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ENVIRONMENT

Spain’s countryside rises up against ‘pig factories’

Over the past decade megafarms that produce livestock with the efficiency of auto assembly lines inside warehouse-like barns have multiplied across Spain, sparking opposition from locals.

A protestor wearing a pig mask holds a sign reading
A protestor wearing a pig mask holds a sign reading "Stop macrofarms" during a demonstration to denounce the permits for new intensive livestock farms and to demand sustainable livestock farming in Cuenca. (Photo by OSCAR DEL POZO / AFP)

“That’s not a farm, it’s a factory… a pig factory,” says Antonio Escribano as he stares at a huge metal frame in the middle of a field in Spain.

The 58-year-old local winemaker has for months been battling the planned opening of a large pig farm that will breed almost 40,000 piglets a year from 2,200 sows less than three kilometres (1.9 miles) from his town of Quintanar del Rey, in the central province of Cuenca.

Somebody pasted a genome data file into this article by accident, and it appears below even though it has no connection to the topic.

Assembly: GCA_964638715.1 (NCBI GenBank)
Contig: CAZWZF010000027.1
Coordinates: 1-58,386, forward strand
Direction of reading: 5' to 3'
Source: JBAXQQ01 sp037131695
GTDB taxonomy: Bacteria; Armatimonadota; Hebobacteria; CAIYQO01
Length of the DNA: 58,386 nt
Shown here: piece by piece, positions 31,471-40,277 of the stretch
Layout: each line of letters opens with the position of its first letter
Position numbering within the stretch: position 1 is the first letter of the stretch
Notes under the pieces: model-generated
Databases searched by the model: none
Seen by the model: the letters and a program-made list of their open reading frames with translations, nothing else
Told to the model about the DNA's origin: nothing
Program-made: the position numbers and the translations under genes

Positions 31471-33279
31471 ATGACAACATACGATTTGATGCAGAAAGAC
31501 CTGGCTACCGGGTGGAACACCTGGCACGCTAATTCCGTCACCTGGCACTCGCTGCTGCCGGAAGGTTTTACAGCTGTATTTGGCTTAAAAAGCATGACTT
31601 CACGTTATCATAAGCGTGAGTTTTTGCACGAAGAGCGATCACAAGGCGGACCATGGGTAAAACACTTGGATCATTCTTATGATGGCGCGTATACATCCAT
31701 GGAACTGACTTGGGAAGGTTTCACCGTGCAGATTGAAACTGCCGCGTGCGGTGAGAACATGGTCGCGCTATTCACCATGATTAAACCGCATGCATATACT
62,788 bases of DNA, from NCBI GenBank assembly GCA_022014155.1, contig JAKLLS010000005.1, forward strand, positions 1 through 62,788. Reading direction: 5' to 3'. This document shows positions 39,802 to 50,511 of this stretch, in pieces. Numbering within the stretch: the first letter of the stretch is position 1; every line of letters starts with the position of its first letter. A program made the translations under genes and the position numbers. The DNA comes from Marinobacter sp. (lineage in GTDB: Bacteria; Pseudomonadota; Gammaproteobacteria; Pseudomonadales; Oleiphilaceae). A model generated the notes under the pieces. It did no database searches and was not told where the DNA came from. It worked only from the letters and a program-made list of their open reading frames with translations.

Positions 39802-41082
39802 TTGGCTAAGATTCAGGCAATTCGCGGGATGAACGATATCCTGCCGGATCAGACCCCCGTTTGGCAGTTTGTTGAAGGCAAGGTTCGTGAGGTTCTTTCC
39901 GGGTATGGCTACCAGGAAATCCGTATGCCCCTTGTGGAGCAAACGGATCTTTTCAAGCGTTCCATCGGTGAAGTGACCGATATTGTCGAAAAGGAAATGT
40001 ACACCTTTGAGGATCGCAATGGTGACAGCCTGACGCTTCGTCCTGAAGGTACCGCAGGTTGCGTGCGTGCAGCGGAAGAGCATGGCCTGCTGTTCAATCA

Locals fear the pollution from pig manure, bad smells and flies, which they say the project will bring, and have staged regular protests against it.

The farm is just 350 metres (1,200 feet) from the wells that provide the town of around 7,000 residents with fresh water.

“If the water gets polluted, the village will be ruined,” says Escribano, who speaks with a gravelly voice and has salt and pepper hair.

“People will leave as has happened in other villages and Quintanar will become a ghost village.”

In response to the protests, local authorities have suspended work on the farm while they re-evaluate the project’s environmental impact.

Some locals are pushing for the project by Spanish firm Jisap, which already owns 480 pig farms in Spain, to be shuttered for good.

“We must put an end to mega-farms,” says Paciencia Talaya of the “Stop Mega-farms” group, which has led opposition to the project.

"We want to smell the pines, not pig shit" and "No to artificial fattening, we want health and wellbeing" reads two of the signs at the recent protest in Cuenca province. (Photo by OSCAR DEL POZO / AFP)
“We want to smell the pines, not pig shit” and “No to artificial fattening, we want health and wellbeing” reads two of the signs at the recent protest in Cuenca province. (Photo by OSCAR DEL POZO / AFP)

‘Dump of Europe’

Over the past decade, mega-farms that produce livestock with the efficiency of auto assembly lines inside warehouse-like barns have multiplied across Spain, sparking opposition from local residents.